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Related to touter: tooter, tauter


v. tout·ed, tout·ing, touts
1. To promote or praise energetically; publicize: "For every study touting the benefits of hormone therapy, another warns of the risks" (Yanick Rice Lamb).
2. To solicit or importune: street vendors who were touting pedestrians.
3. Chiefly British To obtain or sell information on (a racehorse or stable) for the guidance of bettors.
1. To solicit customers, votes, or patronage, especially in a brazen way.
2. Chiefly British To obtain and deal in information on racehorses.
1. One who solicits customers brazenly or persistently: "The administration of the nation's literary affairs falls naturally into the hands of touts and thieves" (Lewis H. Lapham).
2. Chiefly British One who obtains information on racehorses and their prospects and sells it to bettors.
3. Chiefly Scots and Irish Slang One who informs against others; an informer.

[Early Modern English, to be on the lookout for (customers, information, etc.), from Middle English tuten, to peer; akin to Old English tōtian, to protrude, peep out.]

tout′er n.


(ˈtaʊ tər)

a tout.
ThesaurusAntonymsRelated WordsSynonymsLegend:
Noun1.touter - someone who advertises for customers in an especially brazen waytouter - someone who advertises for customers in an especially brazen way
adman, advertiser, advertizer - someone whose business is advertising


nKundenfänger(in) m(f)
References in classic literature ?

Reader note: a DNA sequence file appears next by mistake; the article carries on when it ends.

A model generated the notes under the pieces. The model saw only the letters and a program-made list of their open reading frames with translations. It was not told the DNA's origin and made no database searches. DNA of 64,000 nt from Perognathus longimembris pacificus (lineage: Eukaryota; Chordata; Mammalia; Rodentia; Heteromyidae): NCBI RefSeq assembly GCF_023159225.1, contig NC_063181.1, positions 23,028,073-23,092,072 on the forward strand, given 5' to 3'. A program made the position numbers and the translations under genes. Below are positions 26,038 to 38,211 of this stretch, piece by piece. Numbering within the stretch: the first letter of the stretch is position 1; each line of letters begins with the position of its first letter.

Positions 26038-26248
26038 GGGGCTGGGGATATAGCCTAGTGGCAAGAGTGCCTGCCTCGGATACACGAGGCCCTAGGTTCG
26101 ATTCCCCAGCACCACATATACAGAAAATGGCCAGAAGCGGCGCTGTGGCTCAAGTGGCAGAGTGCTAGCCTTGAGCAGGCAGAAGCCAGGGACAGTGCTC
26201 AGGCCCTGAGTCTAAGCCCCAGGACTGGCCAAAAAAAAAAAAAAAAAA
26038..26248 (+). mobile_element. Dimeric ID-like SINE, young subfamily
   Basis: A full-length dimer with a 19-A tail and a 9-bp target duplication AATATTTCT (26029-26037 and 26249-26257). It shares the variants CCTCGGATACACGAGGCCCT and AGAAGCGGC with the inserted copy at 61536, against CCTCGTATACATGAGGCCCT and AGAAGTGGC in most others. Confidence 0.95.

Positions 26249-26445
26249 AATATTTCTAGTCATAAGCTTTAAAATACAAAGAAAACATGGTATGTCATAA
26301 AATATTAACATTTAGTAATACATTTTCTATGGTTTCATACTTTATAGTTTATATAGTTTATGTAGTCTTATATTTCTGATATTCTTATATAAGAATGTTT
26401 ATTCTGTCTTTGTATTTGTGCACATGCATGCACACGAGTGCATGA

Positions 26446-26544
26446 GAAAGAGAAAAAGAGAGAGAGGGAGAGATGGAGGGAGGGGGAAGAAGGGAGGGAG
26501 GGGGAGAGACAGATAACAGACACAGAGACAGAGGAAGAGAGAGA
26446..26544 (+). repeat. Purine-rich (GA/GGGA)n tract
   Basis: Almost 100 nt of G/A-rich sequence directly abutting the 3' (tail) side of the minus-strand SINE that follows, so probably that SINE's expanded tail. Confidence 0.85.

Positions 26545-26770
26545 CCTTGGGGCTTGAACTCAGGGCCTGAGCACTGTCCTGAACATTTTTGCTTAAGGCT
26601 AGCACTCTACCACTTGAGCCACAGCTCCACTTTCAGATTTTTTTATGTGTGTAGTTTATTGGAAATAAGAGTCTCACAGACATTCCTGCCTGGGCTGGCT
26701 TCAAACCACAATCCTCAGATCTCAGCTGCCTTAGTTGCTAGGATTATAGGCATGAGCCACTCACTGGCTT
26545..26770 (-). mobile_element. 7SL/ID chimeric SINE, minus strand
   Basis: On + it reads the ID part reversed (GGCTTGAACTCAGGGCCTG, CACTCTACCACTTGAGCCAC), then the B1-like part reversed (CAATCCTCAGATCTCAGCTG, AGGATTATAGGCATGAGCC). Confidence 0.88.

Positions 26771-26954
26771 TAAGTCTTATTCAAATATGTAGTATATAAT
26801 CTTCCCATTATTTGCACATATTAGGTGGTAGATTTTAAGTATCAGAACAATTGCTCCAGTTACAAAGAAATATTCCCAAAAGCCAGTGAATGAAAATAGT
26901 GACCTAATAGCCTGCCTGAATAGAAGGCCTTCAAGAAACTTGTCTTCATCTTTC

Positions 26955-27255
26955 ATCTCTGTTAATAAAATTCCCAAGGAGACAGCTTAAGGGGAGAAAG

They, an' all grims an' signs an' warnin's, be all invented by parsons an' illsome berk-bodies an' railway touters to skeer an' scunner hafflin's, an' to get folks to do somethin' that they don't other incline to.
It has been monitoring over the past few years, the so-called Dark Net resources, mostly The Onion Touter (TOR) network.
Lot 5: Touter IP phone type 4 with minimum quantity 3 cpl.
It was best in the exuberan touter movements, but the central two - despite fine work by the first violin and oboe - remained generalized musically and emotionally.
The only misstep is the inclusion of Reinhold Niebuhr, a touter of Augustine and a man who believed that violence is necessary to obtain justice.
Selling your story always gives the illusion of control and power, but ultimately the touter of tawdry tales is always the loser.
Little wonder, in these shifty circumstances, that Seabiscuit's owner, San Francisco auto dealer Charlie Howard, should be a great touter of America's unlimited future, yet empty his garage of cars to make room for a horse.
A small convoy is winding its way through the lines, led by a Mercedes touter, "cream yellow with German imperial eagles emblazoned on its doors.
The obscurer touter has described Rangoonwala as the founder president of FPCCI.
Third, several people, normally a "touter" (salesman) and a "runner" (between the touter and the distributor), work together.